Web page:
Welcome to the Holy Land

This April I’m dividing my time between Egypt, Israel, the Palestinian Territories, and Turkey. To many, Israel represents a beacon of democracy, stability, and prosperity in the middle of a bunch of very troubled states. (Having just come from Egypt, I can certainly understand that.) Of course it’s the Holy Land–three great religions share some of Israel’s most sacred spots. And that means it’s the center of a complex political puzzle, and full of great travel experiences. I’m spending about a week here to scout for an upcoming TV episode and I’m in the hands of fine local guides provided by the very supportive Israel Ministry of Tourism. For the next week I’ll be sharing a couple of posts a day. Please share this with your friends who may be interested. I hope you enjoy my reporting.

The Israeli coast from Tel Aviv to the border of Lebanon is dotted with interesting sights. The thriving city of Haifa is home to the main temple of the Baha’i Faith. Its founder, Baha’u’llah, is buried in Israel. Sightseers must come away from a visit to any Baha’i sight thinking: These people are the ultimate in let’s all just get along, live together in peace, and tend gorgeous gardens.

The Israeli coast from Tel Aviv to the border of Lebanon is dotted with interesting sights. The thriving city of Haifa is home to the main temple of the Baha’i Faith. Its founder, Baha’u’llah, is buried in Israel. Sightseers must come away from a visit to any Baha’i sight thinking: These people are the ultimate in let’s all just get along, live together in peace, and tend gorgeous gardens.

Signs in four languages are commonplace in Israel: Hebrew (for its Jewish population), Arabic (for the Israeli Arabs--about a quarter of the country), Russian (as many locals are recent Jewish arrivals from the former Soviet Union, and Russian tourism is booming), and English (for everyone else).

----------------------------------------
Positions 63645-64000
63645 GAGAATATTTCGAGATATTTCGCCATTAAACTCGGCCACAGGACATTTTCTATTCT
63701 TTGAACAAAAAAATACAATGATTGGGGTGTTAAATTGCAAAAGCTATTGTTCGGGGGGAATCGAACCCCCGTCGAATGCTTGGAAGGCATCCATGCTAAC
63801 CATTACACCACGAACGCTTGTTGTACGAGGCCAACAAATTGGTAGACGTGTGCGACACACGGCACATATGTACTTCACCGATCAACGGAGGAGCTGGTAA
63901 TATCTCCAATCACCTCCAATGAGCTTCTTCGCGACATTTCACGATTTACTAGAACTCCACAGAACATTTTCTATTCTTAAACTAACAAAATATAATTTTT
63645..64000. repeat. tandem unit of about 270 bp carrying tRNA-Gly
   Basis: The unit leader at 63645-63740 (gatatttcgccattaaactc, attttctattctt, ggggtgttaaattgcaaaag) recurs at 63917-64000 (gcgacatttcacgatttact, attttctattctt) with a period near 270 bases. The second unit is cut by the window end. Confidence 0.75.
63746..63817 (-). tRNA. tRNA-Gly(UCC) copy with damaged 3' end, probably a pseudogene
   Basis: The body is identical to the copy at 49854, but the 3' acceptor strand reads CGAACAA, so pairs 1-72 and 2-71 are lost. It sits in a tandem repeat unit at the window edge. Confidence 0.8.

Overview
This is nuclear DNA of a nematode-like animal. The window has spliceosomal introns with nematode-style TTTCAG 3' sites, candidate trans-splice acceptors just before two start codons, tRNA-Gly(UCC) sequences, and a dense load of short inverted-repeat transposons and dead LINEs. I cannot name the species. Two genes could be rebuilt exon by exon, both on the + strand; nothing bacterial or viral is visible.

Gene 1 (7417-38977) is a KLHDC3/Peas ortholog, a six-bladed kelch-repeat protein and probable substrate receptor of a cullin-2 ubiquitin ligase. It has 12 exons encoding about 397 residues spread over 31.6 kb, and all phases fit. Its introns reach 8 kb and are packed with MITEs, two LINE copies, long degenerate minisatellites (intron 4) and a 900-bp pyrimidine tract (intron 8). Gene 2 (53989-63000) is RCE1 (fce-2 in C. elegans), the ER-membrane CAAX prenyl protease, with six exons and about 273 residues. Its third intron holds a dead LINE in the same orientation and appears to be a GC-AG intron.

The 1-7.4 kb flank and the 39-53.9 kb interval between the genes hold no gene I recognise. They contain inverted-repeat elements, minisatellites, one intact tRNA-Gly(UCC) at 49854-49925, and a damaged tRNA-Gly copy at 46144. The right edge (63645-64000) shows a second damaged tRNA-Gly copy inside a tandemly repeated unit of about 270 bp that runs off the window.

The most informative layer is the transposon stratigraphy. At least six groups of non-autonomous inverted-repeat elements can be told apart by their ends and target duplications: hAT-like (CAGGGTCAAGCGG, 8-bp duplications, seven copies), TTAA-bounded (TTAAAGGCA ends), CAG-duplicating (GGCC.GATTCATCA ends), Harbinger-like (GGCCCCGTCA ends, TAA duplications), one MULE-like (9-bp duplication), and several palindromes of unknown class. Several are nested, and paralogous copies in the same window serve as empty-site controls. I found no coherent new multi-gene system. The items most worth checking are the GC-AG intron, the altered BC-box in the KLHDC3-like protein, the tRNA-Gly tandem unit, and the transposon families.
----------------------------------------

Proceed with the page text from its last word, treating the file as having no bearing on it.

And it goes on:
Signs in four languages are commonplace in Israel: Hebrew (for its Jewish population), Arabic (for the Israeli Arabs–about a quarter of the country), Russian (as many locals are recent Jewish arrivals from the former Soviet Union, and Russian tourism is booming), and English (for everyone else).

Signs that are only in Hebrew present me with more than a language barrier: I literally can’t tell which end is up.

Signs that are only in Hebrew present me with more than a language barrier: I literally can’t tell which end is up.

Visitors to Israel come away impressed by the country’s many layers of history. That includes lots of Roman ruins. The ancient city of Beit She’an--the best Roman ruins in Israel--marked the eastern end of the empire at its peak. In A.D. 749, the impressive city was leveled by what must have been a mighty earthquake.

Visitors to Israel come away impressed by the country’s many layers of history. That includes lots of Roman ruins. The ancient city of Beit She’an–the best Roman ruins in Israel–marked the eastern end of the empire at its peak. In A.D. 749, the impressive city was leveled by what must have been a mighty earthquake.

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